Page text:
1. HTTP (Hypertext Transfer Protocol)

  1. Queries in HTTP
    1. GET requests
    2. POST requests (redirect version)
    3. POST requests (safe version)
    4. REPORT requests
    5. SEARCH requests
    6. Examples
      1. SPARQL

Queries in HTTP

Typically in HTTP, a client downloads resources, and processes them locally. The query resource paradigm instead allows a client to submit a query, which is processed on the server side, returning results in the response body. The resource that processes the query is called an endpoint. Query endpoints are typically used when the data set that must be computed is truly massive, or if the query is very complicated and too long to fit into a URI.

A single HTTP endpoint may choose to implement all of the below solutions, or just one.

GET requests

For short queries that do fit in the request URI, query resources should support GET requests that allow query parameters added to the endpoint URI.

For example, if the endpoint is http://example.com/foo, then the resource representing the query results could be http://example.com/foo?q={query}. The name of the parameter is arbitrary, but q is short and common. The parameter name can be omitted entirely: http://example.com/foo?{query} is also acceptable, but this is not compatible with HTML forms.

A GET request to the query resource (without a provided query) must describe the syntax with a URI Template or an HTML form. The response should also include a description of the data that will be queried over, and the query syntax.

POST requests (redirect version)

This version is most friendly to Web browsers. Follow the typical POST behavior: create a new resource, then perform a 303 (See Other) redirect to that resource. A 201 (Created) or 200 (OK) response would also be acceptable (depending on if the resource was created or not), but See Other is more compatible with Web browsers without losing significant functionality.

The best URI to mint is a content-addressable resource, one based on the contents of the query, so that a potential attacker would have to know the query in order to predict the URI being created. A simple hash of the query contents should suffice:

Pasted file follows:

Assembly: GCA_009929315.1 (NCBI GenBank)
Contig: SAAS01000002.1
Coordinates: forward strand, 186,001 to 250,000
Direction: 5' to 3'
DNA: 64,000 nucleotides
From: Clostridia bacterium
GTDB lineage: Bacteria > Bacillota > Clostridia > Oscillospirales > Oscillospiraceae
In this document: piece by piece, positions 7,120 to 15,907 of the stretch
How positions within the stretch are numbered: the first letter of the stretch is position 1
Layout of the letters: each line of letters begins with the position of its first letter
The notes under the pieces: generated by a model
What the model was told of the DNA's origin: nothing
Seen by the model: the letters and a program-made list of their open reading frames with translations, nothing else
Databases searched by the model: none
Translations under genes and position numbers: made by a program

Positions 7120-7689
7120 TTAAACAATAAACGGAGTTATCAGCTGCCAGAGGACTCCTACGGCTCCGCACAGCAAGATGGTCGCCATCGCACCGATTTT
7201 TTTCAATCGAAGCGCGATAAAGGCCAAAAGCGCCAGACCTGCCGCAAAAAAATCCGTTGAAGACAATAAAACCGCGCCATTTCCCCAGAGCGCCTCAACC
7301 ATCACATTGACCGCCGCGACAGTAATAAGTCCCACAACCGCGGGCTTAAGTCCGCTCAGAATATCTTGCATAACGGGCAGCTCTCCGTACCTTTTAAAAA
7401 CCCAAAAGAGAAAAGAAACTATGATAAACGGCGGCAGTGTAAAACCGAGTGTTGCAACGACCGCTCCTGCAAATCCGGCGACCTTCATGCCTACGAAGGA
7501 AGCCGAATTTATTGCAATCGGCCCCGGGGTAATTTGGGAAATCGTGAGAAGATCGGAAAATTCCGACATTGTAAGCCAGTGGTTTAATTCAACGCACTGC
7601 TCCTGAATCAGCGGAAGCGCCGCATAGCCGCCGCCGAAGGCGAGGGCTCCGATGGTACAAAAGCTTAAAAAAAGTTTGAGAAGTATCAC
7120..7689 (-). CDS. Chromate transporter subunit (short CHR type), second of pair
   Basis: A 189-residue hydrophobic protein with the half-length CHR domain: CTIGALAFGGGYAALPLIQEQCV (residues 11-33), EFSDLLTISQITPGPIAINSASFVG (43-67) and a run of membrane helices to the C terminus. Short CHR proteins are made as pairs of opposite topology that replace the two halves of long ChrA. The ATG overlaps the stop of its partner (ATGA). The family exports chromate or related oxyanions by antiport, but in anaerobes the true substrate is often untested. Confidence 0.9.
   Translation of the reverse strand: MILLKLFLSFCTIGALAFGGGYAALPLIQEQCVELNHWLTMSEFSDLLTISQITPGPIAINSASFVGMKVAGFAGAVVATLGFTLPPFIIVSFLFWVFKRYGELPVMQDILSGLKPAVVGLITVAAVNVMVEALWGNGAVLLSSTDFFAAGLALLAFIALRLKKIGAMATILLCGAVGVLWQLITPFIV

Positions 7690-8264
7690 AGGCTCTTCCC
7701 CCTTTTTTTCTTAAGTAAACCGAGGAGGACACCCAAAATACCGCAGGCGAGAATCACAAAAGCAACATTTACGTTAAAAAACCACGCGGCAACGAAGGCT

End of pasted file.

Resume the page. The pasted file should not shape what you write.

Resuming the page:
POST /query HTTP/1.1
Content-Type: application/json

{ "id": { "$gt": 200 } }
HTTP/1.1 303 See Other
Location: /query/01ba4719c80b6fe911b091a7c0

The resource may be deleted once it has been read by the client; or it may be cleaned out some time after as part of a normal cache clearing process.

Queries may also be retained indefinitely, like more traditional POST requests that create a resource, and treated as first-class resources that can be shared amongst users. They may then be deleted by the user when no longer necessary.

The server should keep a distinction between the resource that is the query, and the resource that is the query results. If the server needs to make the text of the original query available, it should be provided as a separate resource, linked to and from the query results resource.

To support HTML forms, servers should also support Content-Type: application/x-www-urlencoded requests, accepting the same syntax seen in the query component of a GET request.

POST requests (safe version)

This form is the same as the REPORT method below, but uses POST instead. It is intended for workflows where the client or server do not support the REPORT method, but must use a similar workflow. For use in Web browsers, the redirect version (above) is preferred.

For servers supporting both the redirect and safe variants, servers may use a Prefer request-header to specify the behavior to use.

REPORT requests

Main article: REPORT method

REPORT is an "extensible mechanism for obtaining information about a resource". When using this method, simply upload the query as the request-body.

SEARCH requests

This method is similar to REPORT: you simply upload the query as the request-body. This method is specifically defined to run a query over a set of resources, but it requires a WebDAV multi-status response.



This is the media type for SPARQL queries, usage is described in SPARQL 1.1 Protocol.